Commentary on Chapters of the Fathers by Rabbi Judah ben Samuel Lerma Sephardi (Sabbioneta, 1554).
The introduction to this volume, which was printed in Sabbioneta, gives a fascinating eye-witness account of the burning of Hebrew books carried out by Papal command in Venice, 1553. Among the books destroyed that night were copies of the author’s book, already at press. The author movingly describes how he was left without a single copy of his book, and how he wrote it from memory all over again. He also relates that a few pages of the original edition were rescued from the bonfire by an Italian gentile, who sold it back to him for a hefty sum of money.
The burning of the Talmud in Italy was not limited to that work, many other unrelated books being swept up in the mindless fury of destruction. A notable example is Leḥem Yehudah (Figure 5), a commentary on Pirke Avot by Rabbi Judah ben Samuel Lerma Sephardi, of whom little is known except for the events related to the publication of his book.
That work is a commentary of a philosophic but traditional nature, based on the writings of Rabbi Joseph Albo, Don Isaac Abrabanel, and Rabbi Isaac Arama, as well as Talmudic and Midrashic sources.
Nevertheless, Lerma is an original thinker, often expressing his own views. First printed in Venice at the Bragadin press in 1553, Leḥem Yehudah was reprinted by Israel Cornelius Adelkind at the Sabbioneta press of Tobias Foa (1554). Lerma has entitled his commentary Leḥem Yehudah, because “the bread [leḥem] from which I have bene tted is the bread of Torah, for we nd the Torah is called bread, as it states, ‘Come, eat of my bread, and drink of the wine which I have mixed’” (Proverbs 9:5).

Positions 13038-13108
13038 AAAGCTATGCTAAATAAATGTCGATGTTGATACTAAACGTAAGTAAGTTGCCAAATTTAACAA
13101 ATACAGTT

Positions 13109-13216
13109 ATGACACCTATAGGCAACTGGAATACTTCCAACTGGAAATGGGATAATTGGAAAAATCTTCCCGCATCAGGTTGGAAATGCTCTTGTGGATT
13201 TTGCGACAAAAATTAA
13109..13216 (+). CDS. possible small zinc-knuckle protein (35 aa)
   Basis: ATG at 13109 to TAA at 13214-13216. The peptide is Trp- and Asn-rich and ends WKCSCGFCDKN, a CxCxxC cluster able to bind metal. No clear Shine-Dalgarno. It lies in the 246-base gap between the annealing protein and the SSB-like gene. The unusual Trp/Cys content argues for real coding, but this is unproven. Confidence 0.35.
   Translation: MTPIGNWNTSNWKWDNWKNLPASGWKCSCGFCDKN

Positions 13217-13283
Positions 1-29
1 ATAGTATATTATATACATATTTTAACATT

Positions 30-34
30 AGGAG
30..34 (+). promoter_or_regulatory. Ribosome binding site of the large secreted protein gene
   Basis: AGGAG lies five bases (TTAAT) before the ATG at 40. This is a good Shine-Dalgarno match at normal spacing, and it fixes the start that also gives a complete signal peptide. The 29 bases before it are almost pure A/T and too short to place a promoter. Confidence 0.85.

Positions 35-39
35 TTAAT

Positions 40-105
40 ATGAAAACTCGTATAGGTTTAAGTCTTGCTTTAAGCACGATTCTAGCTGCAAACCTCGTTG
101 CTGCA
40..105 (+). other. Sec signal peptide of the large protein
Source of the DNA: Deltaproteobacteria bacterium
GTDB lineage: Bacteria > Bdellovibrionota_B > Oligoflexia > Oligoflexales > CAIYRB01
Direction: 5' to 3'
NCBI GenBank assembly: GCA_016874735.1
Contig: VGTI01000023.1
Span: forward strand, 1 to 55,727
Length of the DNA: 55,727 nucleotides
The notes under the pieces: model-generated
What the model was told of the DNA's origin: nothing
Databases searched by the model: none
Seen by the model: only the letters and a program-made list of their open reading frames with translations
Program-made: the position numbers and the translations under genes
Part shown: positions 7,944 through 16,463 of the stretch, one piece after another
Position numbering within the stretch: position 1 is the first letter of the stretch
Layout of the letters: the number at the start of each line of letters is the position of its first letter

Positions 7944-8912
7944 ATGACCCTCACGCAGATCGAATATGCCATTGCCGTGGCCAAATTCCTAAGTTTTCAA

He continues in the introduction to the reprint, recounting what befell the first edition of his book: I printed my book [Leḥem Yehudah] in Venice at the beginning of “for the Almighty Shadai [in gematira = 1553] has dealt very bitterly with me” (Ruth 1:20) and the ruler of Rome [the Pope] decreed that throughout the kingdoms of Edom should be burned and they burned the Talmud and the aggadot of the Talmud of R. Jacob ben Habib. In Venice, in the month of Marheshvan [bitter Heshvan], which is as its name, it was decreed that the Talmud, the aggadot mentioned above, and Rav Alfasi and mishnayot should be burned on the Holy Shabbat, and with them they burned all of my books, of which 1,500 copies had been printed. I lost all that was in Venice and not even a single copy remained to me, not even a single leaf from the original for a remembrance. I was forced to rewrite [my book] from memory from the beginning. After I had completed three chapters, I found one copy from the original press in the hands of non-Jews who had saved it from the re. I acquired it at a dear price, and when I looked into it, may His name be blessed, I saw that the second [copy] was more complete than the first.
References: Marvin J. Heller, Unicums, Fragments, and Other Hebrew Book Rarities, 2014